Ephesians 2:11-22 The Dividing Wall of Hostility

Ephesians 2-11-22 (audio file for download)

FYI I diverted from my notes quite a bit on this message, so don’t try to figure out the notes as you listen.

Last week we looked at Paul’s reminder to us that we who are in Christ were dead, we were children of wrath and we are made alive in Christ.
Remember, in this letter to the Ephesians, Paul front loads it with theology. Before he gets to any instructions for the believers in Ephesus, and for us, he wants to make sure we are understanding who we are in Christ. Anything that we do as Christians must flow out of who we are in Christ. It cannot work the other way. This text falls under the heading of we have a family, if you recall from a few weeks ago, our identity in Christ is that we have hope, a family, and power.
So lets look at what Paul has to say next:
He parallels last weeks message, with a different angle. Now he begins this text with the word “therefore” which is one of those key words that we look for when reading the bible. When we see that word, we are being clued in on the fact that what he is about to say is connected to what came before it. So we need to be reminded of what came before. Lets look quickly at verse 8-10 to see what the connection is for this text…
So, there is a connection between us being saved by grace and having works set out for us to do. Hopefully we can make that clear as we study this text today.
Now after the Therefore, he has an instruction for us, what is that? He wants us to remember something. What is that? Well, he reminds us that we were once far off.
This may be a foreign concept for most of us since we do not live in the time of Paul. Let me explain. You see, the Gentiles and Jews did not get along, at all. That is well documented in scripture. There was even a wall in the temple dividing the Jews from the Gentiles. The historian Josephus recorded the message on the wall, it read, “Any non-Jew who trespasses beyond this perimeter will have himself to blame for his ensuing death.”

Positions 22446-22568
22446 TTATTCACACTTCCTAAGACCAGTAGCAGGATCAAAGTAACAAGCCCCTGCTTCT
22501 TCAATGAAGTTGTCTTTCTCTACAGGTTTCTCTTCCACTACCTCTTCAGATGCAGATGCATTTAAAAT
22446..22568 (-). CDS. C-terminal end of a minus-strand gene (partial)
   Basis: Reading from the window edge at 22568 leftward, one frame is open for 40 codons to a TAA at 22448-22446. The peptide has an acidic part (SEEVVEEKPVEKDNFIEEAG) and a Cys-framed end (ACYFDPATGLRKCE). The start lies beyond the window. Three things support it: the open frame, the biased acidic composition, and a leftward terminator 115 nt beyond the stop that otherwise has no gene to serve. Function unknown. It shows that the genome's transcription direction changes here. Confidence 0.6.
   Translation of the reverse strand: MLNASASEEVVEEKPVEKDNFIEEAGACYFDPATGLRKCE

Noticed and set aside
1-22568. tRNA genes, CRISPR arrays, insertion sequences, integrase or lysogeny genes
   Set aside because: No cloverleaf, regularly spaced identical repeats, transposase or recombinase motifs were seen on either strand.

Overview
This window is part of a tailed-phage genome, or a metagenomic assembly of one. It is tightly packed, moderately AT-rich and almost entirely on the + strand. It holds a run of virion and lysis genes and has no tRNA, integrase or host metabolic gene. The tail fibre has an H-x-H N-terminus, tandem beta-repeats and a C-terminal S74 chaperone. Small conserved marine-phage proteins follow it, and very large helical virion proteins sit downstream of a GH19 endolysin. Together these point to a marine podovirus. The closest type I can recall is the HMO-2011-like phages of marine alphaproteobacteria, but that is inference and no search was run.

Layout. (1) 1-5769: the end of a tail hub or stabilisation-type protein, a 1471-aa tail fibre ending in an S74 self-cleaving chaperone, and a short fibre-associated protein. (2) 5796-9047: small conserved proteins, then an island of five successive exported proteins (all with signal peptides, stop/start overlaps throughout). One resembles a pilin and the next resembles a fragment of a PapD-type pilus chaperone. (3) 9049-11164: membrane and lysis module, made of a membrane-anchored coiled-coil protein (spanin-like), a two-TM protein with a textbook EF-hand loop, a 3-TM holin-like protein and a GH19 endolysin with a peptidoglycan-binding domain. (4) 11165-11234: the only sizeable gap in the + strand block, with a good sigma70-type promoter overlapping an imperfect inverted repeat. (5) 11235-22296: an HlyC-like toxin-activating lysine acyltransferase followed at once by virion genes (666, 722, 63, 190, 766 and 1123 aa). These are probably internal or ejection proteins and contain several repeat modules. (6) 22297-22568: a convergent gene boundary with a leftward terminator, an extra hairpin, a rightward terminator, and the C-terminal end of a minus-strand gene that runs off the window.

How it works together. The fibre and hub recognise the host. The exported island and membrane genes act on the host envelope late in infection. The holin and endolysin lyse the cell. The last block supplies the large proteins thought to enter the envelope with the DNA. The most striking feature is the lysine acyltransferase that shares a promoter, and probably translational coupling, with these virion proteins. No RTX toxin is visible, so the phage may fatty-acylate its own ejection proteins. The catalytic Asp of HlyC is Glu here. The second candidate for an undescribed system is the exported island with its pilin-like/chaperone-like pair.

We don’t have real walls like this today, but I think that makes it harder for us to get to the heart of this text for us.
I want to ask us all this question: What makes are the dividing walls we have around our church?
Let me ask it this way, what are the cultural practices and ordinances that people must comply with to be a part of the family here?… What pressures do we put on people who come here?… Here is another question, is there something that you do as a Christian that you cannot imagine your life without? What is untouchable for other people?
I will say as a disclaimer that all churches have them, and they are usually blind to them. But wise churches will try and discern them and move away from them.
The Jews had lots of ordinances, extra biblical rites and rituals and things that excluded others from being accepted into the family of God, and they were hostile towards those on the outside. We too can have extra biblical requirements for people, so that they might meet our standards for acceptance. What is that for you?
What you need to remember is that you were far off. You were not always on the inside,and nothing you did brought you near.
You were far off: think back to before you were saved, if you are… The words in this text used to describe us before Christ are these : Gentiles, uncircumcised, separated, alienated, strangers, having no hope, without God, far off.
You were not always on the inside… All that you are in. Christ: brought near, one, one new man, reconciled, peace, one body, access, fellow citizens, saints, members of the household of God, structure,holy temple, dwelling place for God. You weren’t always that way. Remember, don’t forget.
Nothing you did brought you near. All of the descriptions of what we are now came from what Jesus did for us. He she’d his blood, he brought peace, he killed the hostility, he is the cornerstone, he holds it together.

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